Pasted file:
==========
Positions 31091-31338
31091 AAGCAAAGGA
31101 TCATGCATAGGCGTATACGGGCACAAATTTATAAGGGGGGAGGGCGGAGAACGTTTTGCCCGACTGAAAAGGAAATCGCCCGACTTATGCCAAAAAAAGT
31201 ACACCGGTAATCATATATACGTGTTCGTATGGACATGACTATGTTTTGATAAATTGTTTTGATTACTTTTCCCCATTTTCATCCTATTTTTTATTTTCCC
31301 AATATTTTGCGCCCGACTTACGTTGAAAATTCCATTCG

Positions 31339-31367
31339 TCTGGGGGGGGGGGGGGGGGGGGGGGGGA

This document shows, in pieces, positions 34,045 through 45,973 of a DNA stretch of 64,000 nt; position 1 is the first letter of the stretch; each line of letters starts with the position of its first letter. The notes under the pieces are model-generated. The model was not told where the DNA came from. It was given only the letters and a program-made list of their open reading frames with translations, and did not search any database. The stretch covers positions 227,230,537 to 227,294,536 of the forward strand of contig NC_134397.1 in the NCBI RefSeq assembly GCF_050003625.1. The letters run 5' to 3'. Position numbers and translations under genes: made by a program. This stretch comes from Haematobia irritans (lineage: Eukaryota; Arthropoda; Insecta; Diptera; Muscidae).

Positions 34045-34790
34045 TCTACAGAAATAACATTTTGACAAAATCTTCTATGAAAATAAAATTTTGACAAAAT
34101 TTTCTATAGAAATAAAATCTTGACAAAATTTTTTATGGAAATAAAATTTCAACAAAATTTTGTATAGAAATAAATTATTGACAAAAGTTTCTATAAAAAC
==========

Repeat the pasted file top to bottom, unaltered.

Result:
Positions 31091-31338
31091 AAGCAAAGGA
31101 TCATGCATAGGCGTATACGGGCACAAATTTATAAGGGGGGAGGGCGGAGAACGTTTTGCCCGACTGAAAAGGAAATCGCCCGACTTATGCCAAAAAAAGT
31201 ACACCGGTAATCATATATACGTGTTCGTATGGACATGACTATGTTTTGATAAATTGTTTTGATTACTTTTCCCCATTTTCATCCTATTTTTTATTTTCCC
31301 AATATTTTGCGCCCGACTTACGTTGAAAATTCCATTCG

Positions 31339-31367
31339 TCTGGGGGGGGGGGGGGGGGGGGGGGGGA

This document shows, in pieces, positions 34,045 through 45,973 of a DNA stretch of 64,000 nt; position 1 is the first letter of the stretch; each line of letters starts with the position of its first letter. The notes under the pieces are model-generated. The model was not told where the DNA came from. It was given only the letters and a program-made list of their open reading frames with translations, and did not search any database. The stretch covers positions 227,230,537 to 227,294,536 of the forward strand of contig NC_134397.1 in the NCBI RefSeq assembly GCF_050003625.1. The letters run 5' to 3'. Position numbers and translations under genes: made by a program. This stretch comes from Haematobia irritans (lineage: Eukaryota; Arthropoda; Insecta; Diptera; Muscidae).

Positions 34045-34790
34045 TCTACAGAAATAACATTTTGACAAAATCTTCTATGAAAATAAAATTTTGACAAAAT
34101 TTTCTATAGAAATAAAATCTTGACAAAATTTTTTATGGAAATAAAATTTCAACAAAATTTTGTATAGAAATAAATTATTGACAAAAGTTTCTATAAAAAC